You get my drift. There are hundreds of species in the book, and practically all of them get the same nuanced treatment, with the flowering season defined in relation to a larger ecosystem, or phenological context. “Such facts are often more illuminating than the bald statement ‘late June to early August,’ because the Rocky Mountain region is a vertical land where spring and summer ascend the slopes and a flower that blooms in June in the river valleys might not unfold its petals until July or even later at higher elevations,” the book’s editor, artist-naturalist Roger Tory Peterson, writes in an introductory note.

As a result, creating a user-friendly field guide for eager duffers in need of aid is a concrete strategy (e.g. me). Fantastic. Thank you very much. However, it is the lyrical quality—little words, great vision—that is truly unique and spine-tingling. Can you image looking after your backyard, your watershed, and your home with the same level of care and attention that would result in these phenological transitions? Could you tell me what the chipmunks are doing around the time of flowering if I hurled plant names at you in rapid-fire Latin binomials? And how are the trout faring? And what are the geese up to? This omnidirectional knowledge, this sensitivity to overlaps and interconnections, is astounding, and it begins to feel like a vision of a complete world as you spend more time with the book. It’s impossible to ignore John Muir’s famous, quasi-mystical remark: “When we try to pick out anything by itself, we find it tied to everything else in the Universe.”

I discovered three blue columbines and a nest of squawking raven chicks in a lodgepole pine earlier this summer while wandering at twilight on a Thursday evening. On a tundra ridge at 12,500 feet that Saturday, I saw a sun-rotted cornice collapse into a cirque, then saw a pair of horned larks and a microgarden of alpine forget-me-nots. A cow moose bedded among marsh marigolds, a broad-tailed hummingbird perched atop a leafing willow, wispy clouds, cloud-reflecting puddles, fresh coyote scat, and a sticky geranium were among the sights I saw on a dawn stroll at the edge of town, scanning the wetlands with my binoculars, buzzing on black coffee, surging with the joy of aimless ca In other words, I saw a mosaic, a gestalt—many pieces coming together to make a whole that is greater than the sum of its parts. I saw it there in front of my eyes, and I saw it again later, at breakfast, slurping porridge and reading a familiar book on the kitchen table.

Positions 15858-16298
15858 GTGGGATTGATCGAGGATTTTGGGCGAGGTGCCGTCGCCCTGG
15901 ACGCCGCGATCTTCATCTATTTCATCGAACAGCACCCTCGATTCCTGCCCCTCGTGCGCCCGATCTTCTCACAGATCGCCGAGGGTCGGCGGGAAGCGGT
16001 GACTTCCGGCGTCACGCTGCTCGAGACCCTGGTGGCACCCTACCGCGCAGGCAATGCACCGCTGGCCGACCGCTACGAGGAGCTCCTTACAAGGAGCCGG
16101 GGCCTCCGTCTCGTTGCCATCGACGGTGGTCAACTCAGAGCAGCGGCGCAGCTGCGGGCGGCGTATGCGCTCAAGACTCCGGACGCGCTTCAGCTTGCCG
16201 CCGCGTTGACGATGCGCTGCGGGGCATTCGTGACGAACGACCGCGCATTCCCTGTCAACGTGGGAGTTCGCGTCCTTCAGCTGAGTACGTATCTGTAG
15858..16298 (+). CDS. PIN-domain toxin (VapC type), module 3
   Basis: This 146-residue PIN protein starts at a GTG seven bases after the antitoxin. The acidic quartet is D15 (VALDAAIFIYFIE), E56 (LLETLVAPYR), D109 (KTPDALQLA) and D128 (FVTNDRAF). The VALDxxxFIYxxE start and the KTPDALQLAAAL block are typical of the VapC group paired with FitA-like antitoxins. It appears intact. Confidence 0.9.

Little words, but a large picture. I’m a reader. And then read it again. And I marvel at the beauty of these phenological passages that are jiggling around in my head and heart. They aren’t, however, the only component of the book that demonstrates unity. There’s also a “Interesting facts” section for each species, which tends to emphasise edibility and medicinal virtues, particularly those developed by generations of Native Americans, the Rockies’ original residents (Apaches, Crows, Utes, Bannocks, Shoshones, et al.). Is it true that silky phacelia makes a salad? Is it true that alkaloids found in false hellebore help to decrease blood pressure? Mountain sorrel is enjoyed by both elk and humans. Death camas are indiscriminate killers? Though Craighead, Craighead, and Davis don’t say it outright, it’s easy to infer a verse that goes something like this: A Field Guide to Rocky Mountain Wildflowers suggests that the feral creature known as Homo sapiens can fit snugly inside the ecological web, the elaborate lyric poem of the land, and though Craighead, Craighead, and Davis don’t say it outright, it’s easy to infer a verse that goes something like this:

Blooms when the days are warm enough to wear a T-shirt and children are learning from their parents how to pick tasty ripe berries.

Or, even better:

You’ll notice it when nerdy males crawl across meadows, counting sepals and stamens with an old ragged book in hand, beaming and occasionally yelling Aha!